Laura DeMarco, Holly Krieger, and Hexi Ye are the recipients of the 2020 Alexanderson Award for their paper, “Uniform Manin-Mumford for a family of genus 2 curves,” which was published this year in the Annals of Mathematics. The paper grew out of the AIM SQuaRE, Dynamical Andre-Oort Questions.
In this paper, they study the geometry of surfaces and how each sits inside a 4-dimensional torus, called its Jacobian. There is a large set of special points in this Jacobian, its “torsion” points; but in the early 1980s, Raynaud proved that the surface will intersect only finitely many of these points. This finiteness statement was called the Manin-Mumford conjecture. Soon after, Mazur posed an important question about these surfaces, asking if we can bound the number of the special points on the surface only in terms of its genus (the topology of the surface), or if there is additional geometric information we need to know to control the size of this intersection.
Although not obviously related to number theory, much progress on questions of this sort has been made over the years with tools from algebra and arithmetic geometry. But Mazur’s question about a uniform bound remained elusive.
In this paper, DeMarco, Krieger, and Ye also employ arithmetic tools, but their novel insight was to use ideas from dynamical systems to finally provide a uniform bound on the number of torsion points in a special setting. They study a family of surfaces in genus 2 that map to pairs of elliptic curves (surfaces of genus 1), and they give a positive answer to Mazur’s question for this family. The proofs employ a quantitative version of arithmetic equidistribution to relate the heights (i.e., the arithmetic complexity) of the surfaces to the number of torsion points.
Due to the pandemic the 2020 Alexanderson Lecture was postponed and rescheduled for September 30, 2021.
Gerald (“Jerry”) Alexanderson, a member of the Santa Clara University faculty since 1958 and chair of the AIM Board of Trustees, died on December 16, 2020. During his time at Santa Clara, he was chair of the Mathematics department for 35 years and a member of the Faculty Senate Council. For thirty eight years he held the endowed Valeriote Professorship of Science chair. Known as an inspiring teacher and popular author, Alexanderson cultivated a passion for problem solving and creative thinking. He was the author of more than a dozen books, including textbooks in abstract algebra, and discrete and combinatorial mathematics. Alexanderson was the first recipient of Santa Clara University’s Bayma Award for Scholarship, and he received the Special Appreciation Award from the Dean of Arts and Sciences as well as the Special Recognition Award for Teaching, Research, and Service from the President of the university.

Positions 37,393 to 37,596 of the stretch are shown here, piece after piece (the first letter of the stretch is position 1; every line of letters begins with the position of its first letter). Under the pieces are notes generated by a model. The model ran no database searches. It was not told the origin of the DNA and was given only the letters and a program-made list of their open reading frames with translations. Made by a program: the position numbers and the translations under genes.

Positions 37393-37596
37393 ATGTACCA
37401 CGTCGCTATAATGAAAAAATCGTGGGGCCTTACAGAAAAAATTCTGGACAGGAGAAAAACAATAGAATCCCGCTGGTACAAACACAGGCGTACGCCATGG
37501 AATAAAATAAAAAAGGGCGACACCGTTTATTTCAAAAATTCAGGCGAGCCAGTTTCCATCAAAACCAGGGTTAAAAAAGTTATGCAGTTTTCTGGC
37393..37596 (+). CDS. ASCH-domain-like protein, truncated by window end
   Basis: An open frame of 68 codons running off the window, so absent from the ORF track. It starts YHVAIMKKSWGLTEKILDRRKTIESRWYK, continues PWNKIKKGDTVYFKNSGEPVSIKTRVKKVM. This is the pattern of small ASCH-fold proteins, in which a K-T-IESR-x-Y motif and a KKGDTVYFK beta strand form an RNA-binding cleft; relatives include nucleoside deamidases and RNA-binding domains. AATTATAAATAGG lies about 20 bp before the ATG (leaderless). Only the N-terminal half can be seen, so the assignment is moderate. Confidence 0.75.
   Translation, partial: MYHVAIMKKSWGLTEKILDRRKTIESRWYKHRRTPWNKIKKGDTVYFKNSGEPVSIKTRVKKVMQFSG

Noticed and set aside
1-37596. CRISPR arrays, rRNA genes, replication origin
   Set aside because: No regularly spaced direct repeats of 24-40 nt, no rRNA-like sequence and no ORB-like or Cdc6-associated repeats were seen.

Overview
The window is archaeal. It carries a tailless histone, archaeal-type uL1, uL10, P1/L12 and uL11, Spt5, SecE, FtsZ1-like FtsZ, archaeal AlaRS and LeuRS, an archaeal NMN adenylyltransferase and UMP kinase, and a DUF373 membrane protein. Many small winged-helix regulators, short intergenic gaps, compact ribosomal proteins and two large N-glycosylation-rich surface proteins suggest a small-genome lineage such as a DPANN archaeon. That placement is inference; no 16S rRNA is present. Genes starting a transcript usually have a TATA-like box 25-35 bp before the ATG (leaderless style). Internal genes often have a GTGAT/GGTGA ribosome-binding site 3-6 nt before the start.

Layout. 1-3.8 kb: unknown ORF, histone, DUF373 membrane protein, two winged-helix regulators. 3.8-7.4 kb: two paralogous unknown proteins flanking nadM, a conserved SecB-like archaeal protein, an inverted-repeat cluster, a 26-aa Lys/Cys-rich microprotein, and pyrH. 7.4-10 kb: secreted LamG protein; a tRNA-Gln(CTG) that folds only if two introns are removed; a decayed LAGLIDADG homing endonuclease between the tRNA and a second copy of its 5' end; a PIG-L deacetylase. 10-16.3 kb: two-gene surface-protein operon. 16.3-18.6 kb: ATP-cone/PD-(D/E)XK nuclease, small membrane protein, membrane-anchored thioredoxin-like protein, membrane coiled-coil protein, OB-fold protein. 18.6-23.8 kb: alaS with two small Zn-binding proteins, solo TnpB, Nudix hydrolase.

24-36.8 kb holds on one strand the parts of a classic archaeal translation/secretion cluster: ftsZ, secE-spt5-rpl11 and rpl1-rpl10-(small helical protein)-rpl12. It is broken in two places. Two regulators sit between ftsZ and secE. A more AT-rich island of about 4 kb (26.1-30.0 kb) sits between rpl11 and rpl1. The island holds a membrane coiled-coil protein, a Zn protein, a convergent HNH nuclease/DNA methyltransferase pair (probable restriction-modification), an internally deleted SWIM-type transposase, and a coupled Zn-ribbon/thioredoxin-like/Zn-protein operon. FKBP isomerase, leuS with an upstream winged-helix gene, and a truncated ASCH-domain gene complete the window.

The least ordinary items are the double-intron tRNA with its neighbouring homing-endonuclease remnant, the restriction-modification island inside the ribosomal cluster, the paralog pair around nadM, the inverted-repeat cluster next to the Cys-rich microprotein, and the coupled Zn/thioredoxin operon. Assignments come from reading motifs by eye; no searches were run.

His influence was instrumental in AIM’s history and development from the beginning more than 25 years ago and continuing to this day. Just as he inspired students, Jerry inspired AIM to have workshops that emphasized problem solving and collaborations and he encouraged AIM to build an extensive library of important papers and books. However, Jerry’s contribution to mathematics extended far beyond his association with AIM. especially his leading and lasting role in the Mathematical Association of America (MAA). His contributions to the MAA spanned more than 50 committees and 24 years on the Board of Governors, encompassing secretary, vice-president, and president of the Association and editor of Mathematics Magazine. Results of this work include the remodeling of the MAA Carriage House in Washington, D.C., into its Mathematical Sciences Conference Center. In this time, Jerry served on the Science Policy Committee of the American Mathematical Society (AMS) and was a consultant to the Editorial Board for the Bulletin of the AMS. In testament to his expansive record, Alexanderson received the MAA’s most prestigious award for distinguished service to Mathematics, the Yueh-Gin Gung and Dr. Charles Y. Hu award.